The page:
Bleeding-Edge Linux Desktop: SuSE Linux Professional 9.3

 
 
By Steven Vaughan-Nichols  |  Posted 2005-07-05
 
 
 

Bleeding-Edge Linux Desktop: SuSE Linux Professional 9.3


Novell Inc.s SuSE Linux Professional 9.3 desktop gives not only other leading Linux desktop distributions like Xandros a run for their money, but also enterprise desktops such as Windows XP Pro.

Nat Friedman, vice president of Linux desktop engineering at Novell, said, "We are getting ahead of Windows for the first time."

After kicking SLP 9.3s tires, I agree. This is one impressive desktop distribution. It has every Linux application that anyone is ever likely to want and its all tied together with either a slick and up-to-date KDE or GNOME interface.

It is not, however, for everyone and it also has its fair share of teething problems in its most advanced programs.

This is a Linux desktop for people who know Linux. No, it doesnt require the level of expertise that say the Ubuntu distribution does, but youre also not going to mistake SLP for such easy-to-use Linux distributions as Xandros, Linspire or even Novells own Novell Linux Desktop.

No, this is a distribution for someone who wants to push the limits of what you can do with a Linux desktop today.

Click here to read reviews of Fedora Core 4 and Debian 3.1.

In short, if youre a developer, a power users power user, or someone who needs to see what 2006s corporate Linux desktop is going to look like, this is the distribution for you.

In addition, if youre a reseller or integrator who wants to get a head start on where the Linux desktop is going, this distribution will be well worth your time.

SLP is built on top of the 2.6.11 Linux kernel and your choice of either the KDE 3.4 or GNOME 2.10 interface.

It also has the latest in Linux desktop software. This includes the Firefox 1.01 Web browser, the Novell Evolution 2.2.1 groupware client, and Adobe Reader 7 for Linux.

In addition, this distribution ships with a late beta of OpenOffice.org 2.0, the latest version of the popular desktop application suite; the VOIP (voice over IP) Linphone client; iPod compatibility; and the F-Spot photo-management program, open-sources answer to Google Inc.s outstanding Windows freeware Picasa 2.

If you dont happen to like those mainstay applications of the Linux desktop, SuSE also includes such popular programs as Epiphany 1.6 and Opera 7.54 for Web browsing, and AbiWord 2.2.4 for word processing.

Developers will also find a lot to like in SLP 9.3. It includes pretty much everything needed to write programs in C, C++, Java, Mono, Perl, Python, and a slew of other languages.

SLP though, is not a grab bag of cutting-edge Linux and open-source technologies. Its a well-integrated desktop with the most commonly used programs easily at hand.

Read eWEEK Labs review of SuSE Linux Professional 9.3 here.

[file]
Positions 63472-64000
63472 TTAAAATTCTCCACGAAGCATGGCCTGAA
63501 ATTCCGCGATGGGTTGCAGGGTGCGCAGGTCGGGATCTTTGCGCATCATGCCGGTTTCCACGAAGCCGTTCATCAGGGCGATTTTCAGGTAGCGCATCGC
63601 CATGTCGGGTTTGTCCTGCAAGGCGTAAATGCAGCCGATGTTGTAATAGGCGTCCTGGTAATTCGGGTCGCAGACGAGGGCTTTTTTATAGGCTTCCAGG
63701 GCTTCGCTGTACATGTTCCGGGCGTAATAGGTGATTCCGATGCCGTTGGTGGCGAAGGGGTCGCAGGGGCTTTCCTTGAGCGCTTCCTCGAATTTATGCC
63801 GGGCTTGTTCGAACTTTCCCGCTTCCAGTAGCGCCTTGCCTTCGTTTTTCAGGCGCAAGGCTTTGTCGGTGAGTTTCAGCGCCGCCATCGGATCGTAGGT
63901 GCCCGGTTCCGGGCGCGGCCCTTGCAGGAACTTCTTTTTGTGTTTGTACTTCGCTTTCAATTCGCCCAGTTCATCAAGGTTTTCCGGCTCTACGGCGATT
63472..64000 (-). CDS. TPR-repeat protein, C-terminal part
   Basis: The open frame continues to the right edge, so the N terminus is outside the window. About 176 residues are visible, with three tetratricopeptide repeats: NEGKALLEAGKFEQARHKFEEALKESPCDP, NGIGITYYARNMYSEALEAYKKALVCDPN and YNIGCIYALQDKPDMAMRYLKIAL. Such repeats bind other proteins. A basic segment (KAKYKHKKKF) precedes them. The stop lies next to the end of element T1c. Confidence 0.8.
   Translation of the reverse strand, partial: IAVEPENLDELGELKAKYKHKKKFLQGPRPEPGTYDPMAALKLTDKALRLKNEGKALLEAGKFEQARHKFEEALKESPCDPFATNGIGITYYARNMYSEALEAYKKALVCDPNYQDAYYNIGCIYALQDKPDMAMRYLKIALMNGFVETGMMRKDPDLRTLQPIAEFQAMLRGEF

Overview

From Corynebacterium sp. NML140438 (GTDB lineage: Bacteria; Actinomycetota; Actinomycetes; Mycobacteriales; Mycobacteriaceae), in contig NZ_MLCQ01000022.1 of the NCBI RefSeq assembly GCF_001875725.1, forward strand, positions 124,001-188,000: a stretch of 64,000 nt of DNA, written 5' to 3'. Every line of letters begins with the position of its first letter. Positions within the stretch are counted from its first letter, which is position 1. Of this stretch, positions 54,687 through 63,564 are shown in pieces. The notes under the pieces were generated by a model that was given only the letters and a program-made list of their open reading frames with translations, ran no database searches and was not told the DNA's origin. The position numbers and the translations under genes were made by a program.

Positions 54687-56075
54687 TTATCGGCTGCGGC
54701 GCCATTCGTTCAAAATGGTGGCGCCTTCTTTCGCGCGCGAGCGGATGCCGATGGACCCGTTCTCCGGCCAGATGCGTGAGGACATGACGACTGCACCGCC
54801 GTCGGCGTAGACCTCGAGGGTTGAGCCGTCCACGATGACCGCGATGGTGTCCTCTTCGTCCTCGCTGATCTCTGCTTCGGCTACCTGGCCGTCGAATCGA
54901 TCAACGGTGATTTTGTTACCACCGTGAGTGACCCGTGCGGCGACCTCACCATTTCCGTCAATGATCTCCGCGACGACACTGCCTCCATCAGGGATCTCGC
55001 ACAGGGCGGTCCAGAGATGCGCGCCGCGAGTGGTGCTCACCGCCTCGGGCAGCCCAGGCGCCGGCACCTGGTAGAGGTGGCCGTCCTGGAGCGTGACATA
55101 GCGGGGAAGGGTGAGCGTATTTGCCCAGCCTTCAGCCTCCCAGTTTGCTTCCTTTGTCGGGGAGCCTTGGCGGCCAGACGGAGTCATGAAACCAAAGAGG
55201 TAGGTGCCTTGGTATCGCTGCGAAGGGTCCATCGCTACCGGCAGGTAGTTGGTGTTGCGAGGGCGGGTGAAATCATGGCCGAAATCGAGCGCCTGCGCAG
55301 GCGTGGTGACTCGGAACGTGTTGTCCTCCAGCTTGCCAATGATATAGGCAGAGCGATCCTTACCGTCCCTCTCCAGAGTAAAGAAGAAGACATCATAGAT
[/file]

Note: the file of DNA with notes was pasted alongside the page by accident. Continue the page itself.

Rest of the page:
It also works and plays well with Windows networks. My one quibble is that, unlike Xandros, connecting an SLP desktop to a Windows or Samba SMB (Server Message Block) resource such as a network drive or printer is a two-step operation.

First, you need to identify the resource by its fully qualified resource name. For example, on my network, I needed to recall that my main, common work drive is named trinity/j (server name/resource name), then I had to manually enter that information into the KNetAttach application before I could access the resource.

Its not a real problem, but pointing and clicking to achieve the same results in either Windows or Xandros is just easier.

Next page: Patches and installation.

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A related minor annoyance is that OpenOffice 2 will not save to SMB drives. At first I thought this was the result of a known Linux bug, which can be fixed by simply inserting the line "unix extensions = no" into Sambas master configuration file, smb.conf, but this time this workaround didnt take. So, I had to save my OpenOffice files to a local drive and then copy them over to my SMB drive.

Im sure Novell will deliver a fix for this problem soon, though. In the weeks that Ive been using SLP, Ive automatically and transparently received such updates as the security fix to Firefox, which brings it to version 1.03, and the latest version of Adobe Acrobat for Linux, via its automatic update program, SuSE Watcher.

This program can be set to check daily for security patches; users can decide to have any patches or new programs automatically installed or choose to select only those items they want installed. In either case, SuSE Watcher then invokes the master SLP administration program YaST, and it proceeds automatically from there.

Installations and patches have never been easier.

Which Linux desktop is right for you? Click here to find out.

As a higher-end Linux distribution, you could run SLP on a slow Pentium with as little as 128MB of RAM and 500MB of hard-drive room. Lets not be silly about this, though. Youll be much better off with at least a 1GHz Pentium-class chip, 256MB of RAM and 2.5GB of storage space.

For my test run, I really wanted to see what SLP 9.3 could do, so instead of putting it on one of my older, slower machines, I installed it on an inexpensive Insignia 300a, Best Buys house brand desktop PC.

This box comes with a 2.8 GHz Pentium IV, 512MB of RAM, and an Ultra ATA/100, 7200 RPM, 60GB hard drive. The system also came with Windows XP Home. Since I have no use for XP Home—XP Pro is a different story—I blew it away. Had I wanted to though, I could have kept XP Home around and run the system in a dual-boot configuration.